A city is not defined by its buildings or its roads, rather the people of the city define it. A city is just a shell. The people make it warm and welcoming. Without the people, a city would not be a city but just a concrete park.
Delhi and Chandigarh are two different cities; not very different but not entirely the same either. Both cities have buildings, homes, and markets but completely different souls. In the short span of three months that I have stayed in Chandigarh, I’ve come to know it in bits and pieces. While there are a few stark differences that make me miss Delhi almost every day, there are also times when I’m thankful that I don’t live in the gas chamber anymore. While some of these differences make you think, some are just silly. Come, let’s take a look at a few of them:
1) Almost zero honking: The roads of Delhi are not just famously jam packed but also noisy with a completely uncontrolled decibel level. The drivers honk and honk and there’s no end to it. If a person on an average spends 3 hours on road per day, then they spend 180 minutes listening to the beautiful sound of honking. In Chandigarh, this surprisingly is not true. Thank God!
2) Trees exist here! WOW: Even though Delhi has its share of parks and greenery, nothing can beat the amount of trees in Chandigarh. All the roads are lined by beautiful Gulmohars, Neems and Peepals. It’s a treat to my nature deprived eyes and toxic gas filled lungs.
3) Doesn’t take a century to reach from point A to point B: Travelling by road in Delhi is not easy. The traffic, honking and pollution make it even worse. Metro lessens the trouble but not if personal space is an issue for you. In Chandigarh, however, you can get from anywhere to anywhere in maximum 20 minutes by just taking a cab.
4) People here are polite: Delhiites are not known for their politeness. Meeting polite people here was a blessing and a sore wound to my self esteem. (Note to my fellows-sorry if I’m not polite; it’s the Delhi-wali vibe probably).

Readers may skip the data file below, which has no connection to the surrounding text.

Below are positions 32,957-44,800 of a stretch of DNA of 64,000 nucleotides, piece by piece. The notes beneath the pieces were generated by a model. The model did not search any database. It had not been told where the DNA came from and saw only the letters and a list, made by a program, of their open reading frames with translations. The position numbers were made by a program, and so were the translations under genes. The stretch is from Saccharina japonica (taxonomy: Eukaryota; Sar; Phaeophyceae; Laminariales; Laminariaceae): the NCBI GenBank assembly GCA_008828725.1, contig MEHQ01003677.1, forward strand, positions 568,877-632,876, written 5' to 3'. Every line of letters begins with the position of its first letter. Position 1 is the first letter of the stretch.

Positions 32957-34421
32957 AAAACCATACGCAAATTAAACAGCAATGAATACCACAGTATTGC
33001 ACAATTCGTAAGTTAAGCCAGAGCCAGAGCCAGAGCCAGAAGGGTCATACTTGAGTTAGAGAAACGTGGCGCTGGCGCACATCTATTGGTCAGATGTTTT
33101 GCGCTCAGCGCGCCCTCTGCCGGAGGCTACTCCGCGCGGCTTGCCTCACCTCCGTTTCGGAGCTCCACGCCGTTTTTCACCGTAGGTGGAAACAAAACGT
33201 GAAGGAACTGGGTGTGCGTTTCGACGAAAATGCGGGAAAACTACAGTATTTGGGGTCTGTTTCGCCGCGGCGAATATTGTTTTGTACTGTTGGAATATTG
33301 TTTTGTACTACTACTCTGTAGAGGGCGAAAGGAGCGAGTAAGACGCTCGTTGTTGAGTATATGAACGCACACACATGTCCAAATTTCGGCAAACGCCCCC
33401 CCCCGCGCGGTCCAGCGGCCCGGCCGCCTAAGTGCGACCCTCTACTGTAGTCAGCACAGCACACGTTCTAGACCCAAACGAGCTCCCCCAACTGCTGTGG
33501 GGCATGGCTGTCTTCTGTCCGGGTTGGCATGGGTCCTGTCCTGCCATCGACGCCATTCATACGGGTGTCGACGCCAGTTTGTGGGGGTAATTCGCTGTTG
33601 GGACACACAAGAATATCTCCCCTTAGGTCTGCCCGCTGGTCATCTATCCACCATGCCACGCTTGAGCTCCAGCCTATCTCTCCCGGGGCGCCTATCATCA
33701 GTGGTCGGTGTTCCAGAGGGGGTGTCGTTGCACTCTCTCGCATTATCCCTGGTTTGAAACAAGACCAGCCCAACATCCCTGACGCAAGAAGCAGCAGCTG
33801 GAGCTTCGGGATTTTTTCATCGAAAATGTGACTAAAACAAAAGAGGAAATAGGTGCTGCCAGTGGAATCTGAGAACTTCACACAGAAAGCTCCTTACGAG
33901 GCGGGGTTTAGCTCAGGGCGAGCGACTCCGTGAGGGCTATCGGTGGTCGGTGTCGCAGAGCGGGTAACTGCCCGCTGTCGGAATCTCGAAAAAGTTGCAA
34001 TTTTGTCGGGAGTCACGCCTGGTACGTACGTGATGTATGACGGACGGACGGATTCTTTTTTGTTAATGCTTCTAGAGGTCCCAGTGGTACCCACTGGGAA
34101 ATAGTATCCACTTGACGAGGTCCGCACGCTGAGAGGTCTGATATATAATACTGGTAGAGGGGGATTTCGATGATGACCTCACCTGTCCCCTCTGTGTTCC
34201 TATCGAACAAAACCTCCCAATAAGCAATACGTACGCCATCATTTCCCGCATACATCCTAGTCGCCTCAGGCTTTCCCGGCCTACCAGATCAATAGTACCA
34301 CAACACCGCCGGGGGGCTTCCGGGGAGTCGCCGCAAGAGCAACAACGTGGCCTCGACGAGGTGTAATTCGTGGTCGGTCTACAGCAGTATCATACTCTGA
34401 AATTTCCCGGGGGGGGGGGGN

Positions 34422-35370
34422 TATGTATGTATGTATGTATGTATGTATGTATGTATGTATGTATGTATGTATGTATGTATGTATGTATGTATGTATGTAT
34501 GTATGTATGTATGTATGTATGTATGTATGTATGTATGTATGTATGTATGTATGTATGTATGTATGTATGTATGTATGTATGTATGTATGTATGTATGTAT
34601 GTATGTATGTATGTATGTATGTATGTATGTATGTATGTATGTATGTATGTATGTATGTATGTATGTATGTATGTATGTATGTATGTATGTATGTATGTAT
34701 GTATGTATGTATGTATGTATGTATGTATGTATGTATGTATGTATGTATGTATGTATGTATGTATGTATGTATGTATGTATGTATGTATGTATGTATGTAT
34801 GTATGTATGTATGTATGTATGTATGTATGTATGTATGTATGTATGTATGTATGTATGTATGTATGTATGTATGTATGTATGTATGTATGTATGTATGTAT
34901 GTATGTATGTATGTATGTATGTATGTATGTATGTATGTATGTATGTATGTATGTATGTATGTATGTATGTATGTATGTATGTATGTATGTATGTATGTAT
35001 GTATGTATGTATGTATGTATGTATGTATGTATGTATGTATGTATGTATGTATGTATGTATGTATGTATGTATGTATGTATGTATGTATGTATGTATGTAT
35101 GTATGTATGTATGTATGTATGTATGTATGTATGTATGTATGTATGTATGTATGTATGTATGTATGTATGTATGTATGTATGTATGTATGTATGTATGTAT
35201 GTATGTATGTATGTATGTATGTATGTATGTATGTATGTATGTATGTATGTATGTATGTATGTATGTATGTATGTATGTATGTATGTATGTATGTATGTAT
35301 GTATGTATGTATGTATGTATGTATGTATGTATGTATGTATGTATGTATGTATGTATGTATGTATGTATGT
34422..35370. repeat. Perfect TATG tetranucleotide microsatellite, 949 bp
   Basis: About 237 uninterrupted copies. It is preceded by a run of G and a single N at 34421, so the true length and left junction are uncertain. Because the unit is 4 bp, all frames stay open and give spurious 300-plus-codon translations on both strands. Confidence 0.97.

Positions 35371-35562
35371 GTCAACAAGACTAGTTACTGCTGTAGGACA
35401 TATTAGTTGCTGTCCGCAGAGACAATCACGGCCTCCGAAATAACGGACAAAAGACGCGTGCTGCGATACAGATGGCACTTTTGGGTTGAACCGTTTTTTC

5) Hailing an auto is much easier in Chandigarh: You don’t have to plan in advance on how to convince the auto driver to take you to your destination. You don’t have to blackmail him or threaten him with a ‘I’ll complain to the police.’ dialogue. You don’t have to emotionally blackmail them to reduce the fare. You just have to get into an auto. Or better yet, book a cab.
6) Complete absence of bargaining culture: Now I might be wrong about this because I have hardly gone out for street shopping in Chandigarh. But from whatever shopping I’ve done till now, I’ve noticed that people are not very keen on bargaining here. They see it as a sign of frugality (which it is, to be honest). But as a girl from Delhi, who emotionally blackmails an auto driver to reduce the auto fare, it is utterly devastating.
7) DJs: DJs in Delhi play a nice, balanced mix of Hindi, English and Punjabi songs. However, in Chandigarh, very understandably, they play only Punjabi music with a few Hindi songs. Being a girl, who doesn’t listen to much Punjabi music, DJs in Chandigarh make me miss the DJs of Delhi.
8) People in Chandigarh take interior decoration way too seriously: All the houses I’ve been to in Chandigarh are always beautiful and spotless on the inside. Furniture, curtains, show pieces, everything is matching with proper colour schemes and design. In Delhi, that’s not true for most of the people. Until and unless you’re stinky rich.
9) Everybody knows everybody here: It’s considered a coincidence in Delhi if one finds a school or college friend at the mall or some other nice place. In Chandigarh, it’s not a coincidence because everyone knows everyone. The person standing in front of you in a line to order zinger burger at KFC could turn out to be someone’s someone. The person you shared a cab with was probably the person you had seen in college the previous day. There are no strangers in Chandigarh because everyone already knows everyone.
10) Chandigarh is a happy city for underage drinkers: It’s easier to get booze here. Enough said.
(Disclaimer: The author realises that this is a never-ending debate. All the comparisons’ derived are from the writer’s personal experiences and not intended hurt anyone’s biased feelings for one of the cities mentioned.)
About the Author:
Bhavika is a typical and proud Delhite in Chandigarh who is outspoken about her opinions and beliefs. She is a passionate dog lover and can’t, for heaven’s sake, decide if she loves coffee more or tea. As someone who can’t say no to new opportunities, she loves to meet new people and takes on ever new task as a new adventure. She likes to vent out through poetry too.